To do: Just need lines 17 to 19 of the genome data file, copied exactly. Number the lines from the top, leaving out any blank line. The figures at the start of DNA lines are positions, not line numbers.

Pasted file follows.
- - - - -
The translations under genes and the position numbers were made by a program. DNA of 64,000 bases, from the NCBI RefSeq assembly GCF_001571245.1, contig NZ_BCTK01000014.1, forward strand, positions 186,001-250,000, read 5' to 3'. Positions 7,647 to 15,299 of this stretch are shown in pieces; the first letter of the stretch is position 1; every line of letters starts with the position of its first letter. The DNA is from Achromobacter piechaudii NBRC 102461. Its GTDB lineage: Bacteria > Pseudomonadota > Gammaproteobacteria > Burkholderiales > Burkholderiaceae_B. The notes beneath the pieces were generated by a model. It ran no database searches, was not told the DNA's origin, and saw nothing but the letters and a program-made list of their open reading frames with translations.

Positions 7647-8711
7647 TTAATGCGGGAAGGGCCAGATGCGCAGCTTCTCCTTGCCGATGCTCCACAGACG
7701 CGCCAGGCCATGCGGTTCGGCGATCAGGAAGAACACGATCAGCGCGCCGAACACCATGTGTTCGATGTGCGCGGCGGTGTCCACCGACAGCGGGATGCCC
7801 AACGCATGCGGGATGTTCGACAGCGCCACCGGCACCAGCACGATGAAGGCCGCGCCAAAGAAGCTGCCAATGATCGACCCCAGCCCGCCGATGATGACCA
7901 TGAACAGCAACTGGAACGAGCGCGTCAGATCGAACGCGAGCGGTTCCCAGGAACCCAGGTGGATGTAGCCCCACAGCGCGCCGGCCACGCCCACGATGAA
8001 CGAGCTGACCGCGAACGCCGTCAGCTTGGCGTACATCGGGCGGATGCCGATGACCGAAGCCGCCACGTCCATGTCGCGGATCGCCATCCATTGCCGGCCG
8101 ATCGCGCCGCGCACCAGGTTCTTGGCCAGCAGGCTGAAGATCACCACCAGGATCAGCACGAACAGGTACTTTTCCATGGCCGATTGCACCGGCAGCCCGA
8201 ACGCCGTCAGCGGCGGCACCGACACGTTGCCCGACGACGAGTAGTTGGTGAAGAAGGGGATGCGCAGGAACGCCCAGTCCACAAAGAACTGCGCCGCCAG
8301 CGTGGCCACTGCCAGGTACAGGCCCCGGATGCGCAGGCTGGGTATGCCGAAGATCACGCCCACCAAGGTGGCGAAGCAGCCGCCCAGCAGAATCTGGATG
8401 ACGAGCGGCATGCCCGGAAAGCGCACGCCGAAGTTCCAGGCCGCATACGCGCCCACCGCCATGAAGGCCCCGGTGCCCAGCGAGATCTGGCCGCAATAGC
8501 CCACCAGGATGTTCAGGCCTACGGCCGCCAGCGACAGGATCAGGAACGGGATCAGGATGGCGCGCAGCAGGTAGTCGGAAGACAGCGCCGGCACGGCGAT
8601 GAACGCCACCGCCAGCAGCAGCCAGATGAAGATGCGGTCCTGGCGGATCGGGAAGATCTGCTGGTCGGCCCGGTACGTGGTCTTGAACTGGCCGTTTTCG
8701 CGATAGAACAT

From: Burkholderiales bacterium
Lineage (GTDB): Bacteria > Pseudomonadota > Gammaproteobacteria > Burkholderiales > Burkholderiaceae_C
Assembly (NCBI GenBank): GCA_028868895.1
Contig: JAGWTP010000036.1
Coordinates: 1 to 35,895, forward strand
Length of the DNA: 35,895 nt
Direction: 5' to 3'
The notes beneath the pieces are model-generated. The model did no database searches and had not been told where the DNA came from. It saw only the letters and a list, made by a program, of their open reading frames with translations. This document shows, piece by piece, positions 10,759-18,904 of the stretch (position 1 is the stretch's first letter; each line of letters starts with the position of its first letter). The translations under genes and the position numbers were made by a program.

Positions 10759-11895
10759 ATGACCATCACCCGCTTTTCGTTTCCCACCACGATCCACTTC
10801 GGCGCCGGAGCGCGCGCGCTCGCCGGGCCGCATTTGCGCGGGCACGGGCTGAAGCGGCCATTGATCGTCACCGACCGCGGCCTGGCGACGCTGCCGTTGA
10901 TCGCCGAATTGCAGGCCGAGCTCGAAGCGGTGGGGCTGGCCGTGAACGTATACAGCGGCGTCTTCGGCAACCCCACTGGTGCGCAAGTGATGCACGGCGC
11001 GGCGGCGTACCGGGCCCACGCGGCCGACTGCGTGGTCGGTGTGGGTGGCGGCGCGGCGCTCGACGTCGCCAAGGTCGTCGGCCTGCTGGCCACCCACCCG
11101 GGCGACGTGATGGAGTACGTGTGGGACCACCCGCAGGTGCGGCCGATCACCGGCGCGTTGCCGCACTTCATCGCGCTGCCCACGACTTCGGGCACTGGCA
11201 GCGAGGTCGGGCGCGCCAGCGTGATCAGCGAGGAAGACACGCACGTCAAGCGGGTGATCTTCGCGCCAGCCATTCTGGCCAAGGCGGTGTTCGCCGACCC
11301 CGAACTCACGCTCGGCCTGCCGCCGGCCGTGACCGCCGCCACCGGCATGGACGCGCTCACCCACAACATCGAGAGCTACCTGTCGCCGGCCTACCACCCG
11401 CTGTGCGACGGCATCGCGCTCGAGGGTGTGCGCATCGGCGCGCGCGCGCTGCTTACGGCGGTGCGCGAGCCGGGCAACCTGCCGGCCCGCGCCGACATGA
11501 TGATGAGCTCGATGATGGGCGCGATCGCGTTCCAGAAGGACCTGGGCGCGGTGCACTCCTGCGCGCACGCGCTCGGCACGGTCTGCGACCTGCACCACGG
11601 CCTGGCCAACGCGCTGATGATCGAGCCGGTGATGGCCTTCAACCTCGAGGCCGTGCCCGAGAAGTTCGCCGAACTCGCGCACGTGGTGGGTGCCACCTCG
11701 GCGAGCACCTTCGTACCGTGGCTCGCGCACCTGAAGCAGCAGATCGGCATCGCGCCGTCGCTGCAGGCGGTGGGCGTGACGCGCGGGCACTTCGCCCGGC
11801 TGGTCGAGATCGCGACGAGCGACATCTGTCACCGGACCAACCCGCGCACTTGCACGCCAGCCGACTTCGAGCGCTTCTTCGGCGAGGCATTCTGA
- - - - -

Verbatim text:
Assembly (NCBI GenBank): GCA_028868895.1
Contig: JAGWTP010000036.1
Coordinates: 1 to 35,895, forward strand